By Amy Silverman
By Olivia LaVecchia
By Monica Alonzo and Stephen Lemons
By Chris Parker
By Michael Lacey
By Weston Phippen
Bring on the Flunk
Life skills lacking: I'm glad that you took on the unhappy task of pointing out that giving things away to poor kids may not be the right thing to do ("Flunk'd," Sarah Fenske, June 29). The Thomas J. Pappas School does what it sets out to do, but it may need to rethink its purpose.
I have volunteered as a mentor for the past eight years for organizations that worked with homeless families. During that time, I worked one-on-one with six different children. Four of them went to Pappas. I first thought the idea of Pappas was good, until (upon talking to the children) it sounded like school, to them, was going on field trips, receiving clothes. Learning and being challenged didn't seem to much enter into the picture.
Where Pappas does great harm to children is giving them and their families things as a reward for being poor. What such families truly need are life-skills lessons. Most end up being homeless because a parent or parents create families without fully grasping the adult duties of running a household. Most cannot understand the basics of budgeting money.
I noticed that the children treated the clothing, coats and toys that they received at Pappas poorly. The attitude was if something breaks (if the coat gets lost or filthy) a replacement will be provided.
I think that Pappas teaches children there's no need to try hard. It's too bad, because I do think it's good if children can get food and medical care through the school. But, educationally, Pappas' curriculum centers on working the system. I point to the section of your article that notes how enrollment surges at Christmastime when donated Wal-Mart cards are handed out.
Bruce Kingfield, Phoenix
Don't be swayed by facts: I have worked at the Pappas school for more than eight years now, and I would like to respond to some comments made in the "Flunk'd" article.
You say: "What [students] can't get is much of an education." First, I'd like to know where your sources come from?! Have you personally reviewed Pappas' test scores? And can you really compare the test scores of kids living in crisis (some only coming to school a few times a week) to the test scores of children in other school districts?
You say: "Academically, the kids at Pappas do a whole lot worse." Again, I challenge your sources of information, and I believe you are sorely incorrect.
I also want to comment on what the judge ruled (I was personally in court). The judge ruled in favor of Pappas remaining open because no one, not even the county Board of Supervisors, has the legal authority to close down any regional school district. The supervisors clearly overstepped their bounds. Sandra Dowling, as the county Superintendent of Schools, has the legal authority to open "accommodation" schools in the Maricopa County Regional School District, as she has done. And thank God for the special services these schools provide!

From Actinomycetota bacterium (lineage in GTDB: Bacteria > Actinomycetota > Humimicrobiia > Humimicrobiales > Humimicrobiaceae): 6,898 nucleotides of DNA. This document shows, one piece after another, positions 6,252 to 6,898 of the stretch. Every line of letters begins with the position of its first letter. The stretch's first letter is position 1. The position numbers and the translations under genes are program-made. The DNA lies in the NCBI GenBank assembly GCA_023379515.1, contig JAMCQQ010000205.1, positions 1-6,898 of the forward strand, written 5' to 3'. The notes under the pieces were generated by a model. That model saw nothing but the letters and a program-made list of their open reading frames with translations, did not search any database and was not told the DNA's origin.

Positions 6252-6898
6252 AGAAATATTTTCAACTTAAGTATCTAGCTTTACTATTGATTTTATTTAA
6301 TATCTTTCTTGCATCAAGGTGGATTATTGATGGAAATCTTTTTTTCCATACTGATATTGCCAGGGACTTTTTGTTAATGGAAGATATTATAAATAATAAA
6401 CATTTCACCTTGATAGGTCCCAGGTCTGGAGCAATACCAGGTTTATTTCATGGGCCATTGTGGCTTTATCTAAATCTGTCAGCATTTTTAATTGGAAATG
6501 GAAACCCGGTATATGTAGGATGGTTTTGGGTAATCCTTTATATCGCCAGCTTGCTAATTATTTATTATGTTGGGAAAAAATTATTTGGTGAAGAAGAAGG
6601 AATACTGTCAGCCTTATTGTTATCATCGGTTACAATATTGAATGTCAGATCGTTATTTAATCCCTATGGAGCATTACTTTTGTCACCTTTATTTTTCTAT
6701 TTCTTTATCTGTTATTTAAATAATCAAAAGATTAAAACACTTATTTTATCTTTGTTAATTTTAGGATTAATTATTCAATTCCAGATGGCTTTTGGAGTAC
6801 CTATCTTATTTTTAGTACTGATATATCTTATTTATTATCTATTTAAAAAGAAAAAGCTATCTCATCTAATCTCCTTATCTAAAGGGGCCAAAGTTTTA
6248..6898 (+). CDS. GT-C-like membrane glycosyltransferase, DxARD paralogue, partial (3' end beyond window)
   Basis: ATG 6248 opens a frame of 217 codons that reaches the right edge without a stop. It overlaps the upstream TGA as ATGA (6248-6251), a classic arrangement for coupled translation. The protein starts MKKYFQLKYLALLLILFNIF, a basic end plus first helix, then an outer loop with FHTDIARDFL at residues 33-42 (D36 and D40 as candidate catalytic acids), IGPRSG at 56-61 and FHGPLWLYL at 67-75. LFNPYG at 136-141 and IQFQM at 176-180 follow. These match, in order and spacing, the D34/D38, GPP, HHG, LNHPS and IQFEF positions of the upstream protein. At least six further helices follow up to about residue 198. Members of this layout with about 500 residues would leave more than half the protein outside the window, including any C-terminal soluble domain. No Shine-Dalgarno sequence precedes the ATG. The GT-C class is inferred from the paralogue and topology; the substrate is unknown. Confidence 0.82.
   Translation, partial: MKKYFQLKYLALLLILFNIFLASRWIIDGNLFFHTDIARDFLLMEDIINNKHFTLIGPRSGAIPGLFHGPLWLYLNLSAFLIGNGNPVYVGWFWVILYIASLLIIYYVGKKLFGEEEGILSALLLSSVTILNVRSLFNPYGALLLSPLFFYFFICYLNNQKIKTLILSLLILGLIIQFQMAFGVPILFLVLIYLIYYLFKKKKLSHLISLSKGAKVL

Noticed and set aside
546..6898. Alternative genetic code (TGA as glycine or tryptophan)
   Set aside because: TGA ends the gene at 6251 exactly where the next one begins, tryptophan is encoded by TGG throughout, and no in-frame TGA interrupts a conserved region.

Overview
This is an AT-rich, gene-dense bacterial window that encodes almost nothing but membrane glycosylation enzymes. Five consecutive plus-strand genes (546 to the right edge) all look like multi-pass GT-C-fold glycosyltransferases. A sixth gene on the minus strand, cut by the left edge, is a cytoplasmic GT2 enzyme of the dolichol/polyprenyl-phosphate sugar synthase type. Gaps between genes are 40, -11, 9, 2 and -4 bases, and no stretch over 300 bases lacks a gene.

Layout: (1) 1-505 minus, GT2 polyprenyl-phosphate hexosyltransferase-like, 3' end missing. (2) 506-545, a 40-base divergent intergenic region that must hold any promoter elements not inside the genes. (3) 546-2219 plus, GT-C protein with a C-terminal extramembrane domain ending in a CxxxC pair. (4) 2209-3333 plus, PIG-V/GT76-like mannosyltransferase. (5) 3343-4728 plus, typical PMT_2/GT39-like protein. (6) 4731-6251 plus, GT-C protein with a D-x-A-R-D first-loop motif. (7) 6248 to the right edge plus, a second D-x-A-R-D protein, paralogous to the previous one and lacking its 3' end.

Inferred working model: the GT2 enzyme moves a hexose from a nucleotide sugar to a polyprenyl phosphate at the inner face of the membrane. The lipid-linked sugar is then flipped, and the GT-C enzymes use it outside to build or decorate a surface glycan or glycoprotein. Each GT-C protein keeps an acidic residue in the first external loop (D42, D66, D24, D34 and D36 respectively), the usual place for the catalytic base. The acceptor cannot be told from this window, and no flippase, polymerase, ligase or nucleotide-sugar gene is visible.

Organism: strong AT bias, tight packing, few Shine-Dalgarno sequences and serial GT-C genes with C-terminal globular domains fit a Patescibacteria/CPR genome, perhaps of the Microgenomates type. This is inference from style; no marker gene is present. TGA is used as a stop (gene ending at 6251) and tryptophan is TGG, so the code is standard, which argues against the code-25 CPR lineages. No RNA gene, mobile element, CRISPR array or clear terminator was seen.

I realize that there are some current and future financial challenges for our district, but that doesn't mean we can't move ahead and move up from this point on. Sandra Dowling and politics should be kept aside from our kids and their school. Our kids are being educated well, and they are receiving other much-needed services that assure they perform better in the classroom.
Do we meet all of our students' needs, and then some? You have no idea. Have you interviewed Pappas students who not only graduated from Pappas, but went on to graduate from Arizona State University?
Bottom line: Get our side of the story before expressing any more of your opinions. And leave our kids alone!
Name withheld by request
Separate is not equal:I am appalled by what I read in New Times concerning the Thomas J. Pappas School. It seems clear that the primary goal of a school, any school, is how well it is educating its students. And by any measure, even its own, Pappas is failing its students.
One of the selling points of the No Child Left Behind Act was that given high expectations, rigorous testing and personalized academic intervention to address what these tests tell us all children can experience academic success. Conservative educational experts told us that these standards would ensure that all children receive a high-quality education. If this is so, then why do we allow Sandra Dowling, the educational leader of our county schools, to continue to work if she truly feels that the students she teaches "cannot compete and never will compete with [those in] other schools"?
Twelve decades ago, women were not allowed to participate fully in American public schools. Six decades ago, blacks were told that being in separate schools was better for them because they would not be subject to teasing or taunting. Three decades ago, children who were disabled, blind or dealing with cerebral palsy were told it was for their own good that they weren't allowed in "normal" classrooms.
Now Dowling tells us that poor children need to be protected, to be separated from other kids because "if they weren't in our school, they would never stand a chance."